Tech Interview: Need for Speed: Hot Pursuit • Page 3

Digital Foundry visits the tech leads in Guildford for the inside story.

Digital Foundry: But you're presumably optimising for 30Hz. Could you run Chameleon in a 60FPS game like Burnout Paradise?

Alex Fry: Yes, but we'd obviously change it again. The actual engine, the underlying engine - partly because of the latency, partly because of the online - the underlying code is running at 60. The game code is running at 60. You can see that on the PC version, the stronger machines will run at 60FPS.

So there are many reasons we wanted the game code to be running internally at 60. It's only rendering at 30FPS because we wanted the visual quality. The game has to look stunning. These cars deserve that. But the game itself is still running at 60 and we would definitely choose to harvest a lot of this into a future project.

Digital Foundry: So in building the Need for Speed game world, did you use the same tools you created for Burnout Paradise?

Richard Parr: Similar to the run-time it's version 2.0 of the tools. With Paradise we built this thing around an asset database of our own so we could have this big world that wasn't an enormous file, it's a database full of bits of world. We took that idea, we've hugely improved the backend database so it's orders of magnitude faster and generally a lot more reliable.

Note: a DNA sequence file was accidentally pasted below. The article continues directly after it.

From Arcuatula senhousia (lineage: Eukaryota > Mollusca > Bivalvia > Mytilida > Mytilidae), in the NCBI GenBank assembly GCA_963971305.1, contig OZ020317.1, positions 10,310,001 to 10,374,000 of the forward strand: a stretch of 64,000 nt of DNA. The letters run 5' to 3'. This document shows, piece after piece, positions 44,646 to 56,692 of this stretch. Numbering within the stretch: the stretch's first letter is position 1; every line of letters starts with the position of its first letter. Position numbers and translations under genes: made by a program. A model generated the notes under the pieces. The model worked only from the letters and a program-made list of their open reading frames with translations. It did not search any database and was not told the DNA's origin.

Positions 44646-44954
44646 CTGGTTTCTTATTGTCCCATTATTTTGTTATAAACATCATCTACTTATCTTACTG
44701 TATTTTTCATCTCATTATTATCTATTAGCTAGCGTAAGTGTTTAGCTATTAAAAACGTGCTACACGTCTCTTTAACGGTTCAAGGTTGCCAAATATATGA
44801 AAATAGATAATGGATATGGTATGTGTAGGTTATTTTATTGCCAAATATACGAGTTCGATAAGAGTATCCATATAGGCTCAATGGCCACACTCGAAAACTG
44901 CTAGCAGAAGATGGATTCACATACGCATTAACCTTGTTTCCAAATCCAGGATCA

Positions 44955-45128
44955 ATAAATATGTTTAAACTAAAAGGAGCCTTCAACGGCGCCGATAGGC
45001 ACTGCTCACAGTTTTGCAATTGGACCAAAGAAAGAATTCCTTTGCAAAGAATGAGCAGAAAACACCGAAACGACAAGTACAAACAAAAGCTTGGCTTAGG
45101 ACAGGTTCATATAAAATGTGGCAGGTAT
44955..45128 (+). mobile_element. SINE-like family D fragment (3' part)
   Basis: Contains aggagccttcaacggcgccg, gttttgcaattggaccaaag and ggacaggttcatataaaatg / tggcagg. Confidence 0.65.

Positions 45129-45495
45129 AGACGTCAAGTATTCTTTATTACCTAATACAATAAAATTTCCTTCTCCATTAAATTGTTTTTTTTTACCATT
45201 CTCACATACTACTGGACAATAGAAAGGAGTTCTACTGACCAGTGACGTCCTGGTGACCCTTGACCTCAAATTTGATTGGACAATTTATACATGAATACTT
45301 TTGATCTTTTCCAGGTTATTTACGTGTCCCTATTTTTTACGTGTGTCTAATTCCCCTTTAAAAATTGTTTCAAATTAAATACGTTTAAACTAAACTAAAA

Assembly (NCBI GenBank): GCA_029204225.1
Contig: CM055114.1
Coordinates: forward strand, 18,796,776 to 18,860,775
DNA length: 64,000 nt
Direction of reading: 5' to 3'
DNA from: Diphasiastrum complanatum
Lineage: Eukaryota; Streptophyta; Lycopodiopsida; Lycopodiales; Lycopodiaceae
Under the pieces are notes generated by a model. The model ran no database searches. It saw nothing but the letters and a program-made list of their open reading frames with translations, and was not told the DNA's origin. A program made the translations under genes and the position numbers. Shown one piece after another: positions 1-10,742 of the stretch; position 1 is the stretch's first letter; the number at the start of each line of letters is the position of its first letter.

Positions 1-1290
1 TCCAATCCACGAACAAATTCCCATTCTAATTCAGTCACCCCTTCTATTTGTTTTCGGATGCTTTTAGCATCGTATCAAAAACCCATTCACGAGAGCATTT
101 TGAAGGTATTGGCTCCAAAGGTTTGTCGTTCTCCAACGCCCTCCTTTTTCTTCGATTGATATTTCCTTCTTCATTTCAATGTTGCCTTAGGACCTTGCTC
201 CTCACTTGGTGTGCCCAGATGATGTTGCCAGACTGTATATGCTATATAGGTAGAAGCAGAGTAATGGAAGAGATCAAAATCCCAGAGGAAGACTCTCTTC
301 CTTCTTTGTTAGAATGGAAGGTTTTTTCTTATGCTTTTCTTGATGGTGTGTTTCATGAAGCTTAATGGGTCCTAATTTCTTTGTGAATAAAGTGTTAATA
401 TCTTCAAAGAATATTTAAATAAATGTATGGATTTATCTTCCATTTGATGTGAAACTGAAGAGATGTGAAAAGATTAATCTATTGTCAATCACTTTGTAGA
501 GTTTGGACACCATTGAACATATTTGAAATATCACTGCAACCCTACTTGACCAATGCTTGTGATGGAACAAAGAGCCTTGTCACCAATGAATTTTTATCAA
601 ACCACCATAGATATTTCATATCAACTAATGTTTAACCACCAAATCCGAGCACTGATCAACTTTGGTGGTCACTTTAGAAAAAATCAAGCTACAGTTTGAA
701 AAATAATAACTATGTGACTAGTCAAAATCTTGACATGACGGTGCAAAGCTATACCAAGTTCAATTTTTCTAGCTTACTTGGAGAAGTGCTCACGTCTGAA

Alex Fry: The old asset manager was called Game Explorer. This is a complete rewrite of what we learned. It's about a hundred times faster. As of today we've got over a quarter of a million parts that make up the game in this database. It's a relational database but it's fully branchable and fully version controlled. The guys that wrote it aren't aware of anything like it that exists. There might well be one but we've not read about it. We can just build a new part off for a demo, we can build new parts and branch them back, we've got history and everything.

It's all totally relational so we can find what's connected to whatever else so we know that this texture is attached to this bit of world and that bit of world, this animation is applied to that... It's fully traceable so we can traverse the game world up and down. That was all-new for this. It's all live-updatable so you can slide sliders and move light placements or right click and update a texture, it's all live and you can connect to multiple consoles at once and do it all there.

Richard Parr: We spent more time, or possibly better quality time, sorting out the basic creation of roads. We've been making driving games for 10 years now and we've never really made it easy for ourselves building a track or a road. This time we did. That's a huge improvement and we've made similar kinds of improvements in how we iterate things like the gameplay and the UI.

Before, at the end of Burnout Paradise, we had had most of the team trying to put the final polish onto the UI because it was such a painful process. It was playing back Flash animations. While Flash gives you some elements of data driving, it means a lot of what you're doing is in the hands of artists rather than programmers. This is a good thing compared to the old PS2 Burnout days. We got rid of programmers as the bottleneck but ended up with Flash artists as the bottleneck as they're just as hard to find.